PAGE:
Sunday, October 11, 2009

VII. Epilogue or Conclusion

"Finally, the meditation is concluded by calling to mind once more the truth or the conclusion which was the object of one's contemplation, and by renewing one's resolution to put it into practice. It is good to remind oneself of it now and then during the day, to make it the subject of prayer, or express it in the form of ejaculations. In this way prayer will be continuous and will constantly influence the soul.

This particular resolution will always be directed towards the complete renunciation of oneself and all created things, and towards perfect conformity with Christ. For this is the object towards which prayer must tend. It must create the likeness of Jesus in us. It should deliver us so completely to God that we have no other will than His, with the result that He can do with us whatever He wills. The soul which devotes itself to prayer does not do so in order to seek consolations in it, nor in order to receive favors. There must be no intention other than to give God what He expects of one, and to reproduce the life of Jesus Christ in oneself; that is to say, to live in God and to do all things as He did in the person of His Son Incarnate.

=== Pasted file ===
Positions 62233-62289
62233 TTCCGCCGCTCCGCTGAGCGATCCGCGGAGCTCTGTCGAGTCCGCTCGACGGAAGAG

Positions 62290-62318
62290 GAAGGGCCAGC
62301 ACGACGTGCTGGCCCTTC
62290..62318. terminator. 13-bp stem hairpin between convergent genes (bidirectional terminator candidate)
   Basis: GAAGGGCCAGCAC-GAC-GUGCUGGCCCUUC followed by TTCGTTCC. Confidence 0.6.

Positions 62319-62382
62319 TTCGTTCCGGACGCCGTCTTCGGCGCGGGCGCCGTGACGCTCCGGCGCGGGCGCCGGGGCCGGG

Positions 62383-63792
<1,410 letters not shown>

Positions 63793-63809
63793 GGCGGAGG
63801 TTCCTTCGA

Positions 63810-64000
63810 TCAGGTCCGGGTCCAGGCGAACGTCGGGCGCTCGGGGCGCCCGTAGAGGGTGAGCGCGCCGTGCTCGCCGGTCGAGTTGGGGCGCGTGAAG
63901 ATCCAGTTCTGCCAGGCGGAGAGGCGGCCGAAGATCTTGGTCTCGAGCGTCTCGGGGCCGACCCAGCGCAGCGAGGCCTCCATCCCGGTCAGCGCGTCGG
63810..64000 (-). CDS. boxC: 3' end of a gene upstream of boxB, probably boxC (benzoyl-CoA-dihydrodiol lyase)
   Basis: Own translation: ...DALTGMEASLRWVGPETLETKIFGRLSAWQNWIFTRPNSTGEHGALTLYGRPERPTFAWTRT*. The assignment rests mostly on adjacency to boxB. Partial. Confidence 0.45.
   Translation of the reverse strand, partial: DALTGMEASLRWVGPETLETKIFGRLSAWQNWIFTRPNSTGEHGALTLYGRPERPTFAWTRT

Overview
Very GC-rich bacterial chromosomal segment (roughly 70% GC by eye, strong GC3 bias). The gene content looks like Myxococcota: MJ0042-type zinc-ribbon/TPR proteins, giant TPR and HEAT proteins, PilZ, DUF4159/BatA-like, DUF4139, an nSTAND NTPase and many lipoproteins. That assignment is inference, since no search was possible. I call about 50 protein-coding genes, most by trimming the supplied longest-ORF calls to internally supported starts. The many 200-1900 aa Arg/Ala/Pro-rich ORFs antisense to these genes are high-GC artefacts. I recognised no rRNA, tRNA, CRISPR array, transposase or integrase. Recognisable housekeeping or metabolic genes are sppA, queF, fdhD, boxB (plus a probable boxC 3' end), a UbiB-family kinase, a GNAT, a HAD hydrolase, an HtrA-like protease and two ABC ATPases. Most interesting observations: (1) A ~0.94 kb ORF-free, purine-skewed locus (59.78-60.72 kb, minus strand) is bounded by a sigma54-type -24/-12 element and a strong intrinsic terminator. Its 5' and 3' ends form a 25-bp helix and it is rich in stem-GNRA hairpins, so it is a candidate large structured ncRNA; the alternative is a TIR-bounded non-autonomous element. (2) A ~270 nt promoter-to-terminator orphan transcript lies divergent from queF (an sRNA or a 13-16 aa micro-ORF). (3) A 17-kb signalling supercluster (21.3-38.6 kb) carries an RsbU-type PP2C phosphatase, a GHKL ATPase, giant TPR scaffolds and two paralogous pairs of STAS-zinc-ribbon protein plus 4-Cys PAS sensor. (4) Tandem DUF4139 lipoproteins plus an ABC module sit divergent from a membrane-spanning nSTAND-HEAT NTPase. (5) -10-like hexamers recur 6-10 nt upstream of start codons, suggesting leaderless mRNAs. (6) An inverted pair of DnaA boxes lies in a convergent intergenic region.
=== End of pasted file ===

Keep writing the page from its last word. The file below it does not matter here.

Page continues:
In her discussions of prayer, St Teresa considers only these parts: the preparation, reading, meditation, and contemplation with an affectionate colloquy. In this last she includes the thanksgiving and the petition, and concludes it with the resolution.

To summarize, this method of prayer has no other object than to furnish us with instructions on how best to succeed in that conversation with God which is prayer. It teaches us how to speak to God, to adhere to Him with an habitual act of love, and to reproduce in ourselves the life of Jesus for the glory of the Father. Beginners who wish to make progress in prayer must practise this method carefully. However, it is not so rigid that one cannot depart from it when the disposition of the soul or some other reason seems to make this necessary. One can therefore sometimes abridge it, or invert the order of the different parts which we have discussed. But the contemplation and the affectionate colloquy must always be kept, because they are the center towards which all the other parts of prayer are directed and around which they are grouped, either as preparation or conclusion."

-- The Spirit and Prayer of Carmel by Fr François Jamart, ocd

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